The mapping project began two years ago as the largest infectious disease mapping project ever attempted. The aim is that treatment for trachoma can be focused where it’s needed the most and meet the World Health Organization goal of eliminating the disease by 2020.
The Sightsavers-led project, funded by the UK Department for International Development (DFID), has so far seen more than 1.7 million people (representing a population of 137 million people) examined for signs of trachoma, with 44 per cent of the districts mapped so far requiring antibiotics distributed to everyone in the area – that’s 53 million people. The process is very quick: teams examine on average one person every 30 seconds. So far, information has been captured across 1,162 districts. See the infographic below for more statistics.
Gathering the huge amount of data has been possible thanks to global collaboration with local ministries of health; academics and non-governmental organisations; and consistency in methods used to collect data. A smartphone app allows project workers to quickly input and upload information to a global database.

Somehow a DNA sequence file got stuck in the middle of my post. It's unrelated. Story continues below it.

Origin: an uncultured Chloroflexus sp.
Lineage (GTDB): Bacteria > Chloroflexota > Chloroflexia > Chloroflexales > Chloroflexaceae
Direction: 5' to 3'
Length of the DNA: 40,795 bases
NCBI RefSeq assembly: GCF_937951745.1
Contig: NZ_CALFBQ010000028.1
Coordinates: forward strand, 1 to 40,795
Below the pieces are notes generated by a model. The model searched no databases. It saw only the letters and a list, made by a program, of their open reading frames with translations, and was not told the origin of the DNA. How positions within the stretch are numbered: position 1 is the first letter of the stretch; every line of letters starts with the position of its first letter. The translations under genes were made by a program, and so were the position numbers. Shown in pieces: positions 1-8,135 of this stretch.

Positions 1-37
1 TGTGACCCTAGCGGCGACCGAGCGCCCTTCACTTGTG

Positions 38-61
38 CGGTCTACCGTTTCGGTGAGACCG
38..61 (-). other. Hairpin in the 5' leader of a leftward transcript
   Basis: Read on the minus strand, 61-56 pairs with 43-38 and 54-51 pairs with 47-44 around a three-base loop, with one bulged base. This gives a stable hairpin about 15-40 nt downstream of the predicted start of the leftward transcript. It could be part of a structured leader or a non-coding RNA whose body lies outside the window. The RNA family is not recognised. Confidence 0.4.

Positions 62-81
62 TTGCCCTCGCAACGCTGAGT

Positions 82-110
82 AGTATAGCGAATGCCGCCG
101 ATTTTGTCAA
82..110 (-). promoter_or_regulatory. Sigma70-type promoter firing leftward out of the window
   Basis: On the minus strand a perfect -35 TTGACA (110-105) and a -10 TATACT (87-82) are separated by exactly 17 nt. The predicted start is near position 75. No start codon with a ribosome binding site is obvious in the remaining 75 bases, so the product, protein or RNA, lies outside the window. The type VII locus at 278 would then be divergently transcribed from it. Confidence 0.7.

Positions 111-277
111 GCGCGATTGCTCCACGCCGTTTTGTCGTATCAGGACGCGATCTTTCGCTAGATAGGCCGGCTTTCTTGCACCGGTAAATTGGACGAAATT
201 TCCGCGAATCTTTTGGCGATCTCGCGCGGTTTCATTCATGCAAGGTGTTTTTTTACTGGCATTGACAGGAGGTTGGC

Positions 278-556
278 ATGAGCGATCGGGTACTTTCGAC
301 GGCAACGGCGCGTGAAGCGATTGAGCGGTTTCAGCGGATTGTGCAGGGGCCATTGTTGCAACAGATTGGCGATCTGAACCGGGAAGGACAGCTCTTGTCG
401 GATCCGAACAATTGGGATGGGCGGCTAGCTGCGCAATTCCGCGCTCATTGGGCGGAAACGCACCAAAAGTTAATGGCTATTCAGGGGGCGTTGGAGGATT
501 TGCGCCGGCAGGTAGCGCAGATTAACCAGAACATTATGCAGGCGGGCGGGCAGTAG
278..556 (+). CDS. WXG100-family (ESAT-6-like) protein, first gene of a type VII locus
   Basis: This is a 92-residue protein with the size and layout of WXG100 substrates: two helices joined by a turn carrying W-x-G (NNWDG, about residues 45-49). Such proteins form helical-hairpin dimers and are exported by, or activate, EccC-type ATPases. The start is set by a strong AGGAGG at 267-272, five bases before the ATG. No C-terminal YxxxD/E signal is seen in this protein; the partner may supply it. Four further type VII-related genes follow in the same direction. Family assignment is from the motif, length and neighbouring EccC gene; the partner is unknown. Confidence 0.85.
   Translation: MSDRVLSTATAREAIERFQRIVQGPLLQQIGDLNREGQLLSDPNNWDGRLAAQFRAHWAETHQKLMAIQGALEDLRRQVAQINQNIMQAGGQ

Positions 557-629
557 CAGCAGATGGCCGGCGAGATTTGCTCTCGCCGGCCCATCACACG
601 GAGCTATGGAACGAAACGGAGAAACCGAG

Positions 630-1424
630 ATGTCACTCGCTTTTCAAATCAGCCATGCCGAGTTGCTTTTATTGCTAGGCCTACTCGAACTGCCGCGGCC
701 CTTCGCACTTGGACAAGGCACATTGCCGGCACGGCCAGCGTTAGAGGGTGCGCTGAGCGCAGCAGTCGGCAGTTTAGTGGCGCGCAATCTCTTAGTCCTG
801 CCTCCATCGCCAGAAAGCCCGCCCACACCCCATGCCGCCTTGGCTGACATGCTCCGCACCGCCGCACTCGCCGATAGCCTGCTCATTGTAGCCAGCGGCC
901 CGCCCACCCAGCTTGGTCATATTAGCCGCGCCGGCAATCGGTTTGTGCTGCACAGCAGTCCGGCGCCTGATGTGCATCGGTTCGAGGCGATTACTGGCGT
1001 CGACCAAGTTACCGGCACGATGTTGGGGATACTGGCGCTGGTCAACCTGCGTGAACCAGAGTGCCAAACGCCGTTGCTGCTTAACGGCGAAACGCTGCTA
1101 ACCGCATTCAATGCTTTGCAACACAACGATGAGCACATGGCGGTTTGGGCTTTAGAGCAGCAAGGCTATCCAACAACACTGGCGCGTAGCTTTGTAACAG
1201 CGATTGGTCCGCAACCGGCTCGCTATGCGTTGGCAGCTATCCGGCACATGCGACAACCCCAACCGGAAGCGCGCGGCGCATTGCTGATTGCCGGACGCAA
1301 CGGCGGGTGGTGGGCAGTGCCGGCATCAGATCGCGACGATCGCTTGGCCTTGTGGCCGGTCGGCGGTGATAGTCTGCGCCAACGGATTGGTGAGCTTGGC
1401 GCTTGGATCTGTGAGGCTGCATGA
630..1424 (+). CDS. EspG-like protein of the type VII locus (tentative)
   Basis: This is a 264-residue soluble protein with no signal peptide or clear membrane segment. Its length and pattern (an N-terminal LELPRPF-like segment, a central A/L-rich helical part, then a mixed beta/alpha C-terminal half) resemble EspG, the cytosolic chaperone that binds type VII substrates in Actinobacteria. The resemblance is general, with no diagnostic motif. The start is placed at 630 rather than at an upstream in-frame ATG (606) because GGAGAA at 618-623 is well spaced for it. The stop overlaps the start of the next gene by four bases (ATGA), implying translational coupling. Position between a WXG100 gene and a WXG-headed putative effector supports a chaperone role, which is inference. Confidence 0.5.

Trachoma is the world’s leading cause of avoidable blindness – it’s an infection that’s easily spread by flies, touch and clothing, especially in areas with little or no sanitation. Repeated infections cause scarring that makes eyelashes turn inward, scraping the eyeball painfully with every blink and gradually causing blindness. The strategy used to work towards trachoma elimination is known as SAFE (surgery, antibiotics, facial cleanliness and environmental improvement): find out how it works and see the amazing difference it can make by reading Neema’s story.
Now that we’re ahead of our original target, we’re expanding the number of districts the project aims to map by 50 per cent. Completing the mapping project (due to be finished by March 2015) is an essential step in the 2020 elimination plans, and we’re excited to be well on the way to success.
Sightsavers’ Cristina Jimenez shares her thoughts on the pioneering Tropical Data project, which helps to identify where trachoma treatment is needed.
Government leaders, health workers, volunteers and international aid workers have gathered in Ghana’s capital, Accra, to mark the achievement.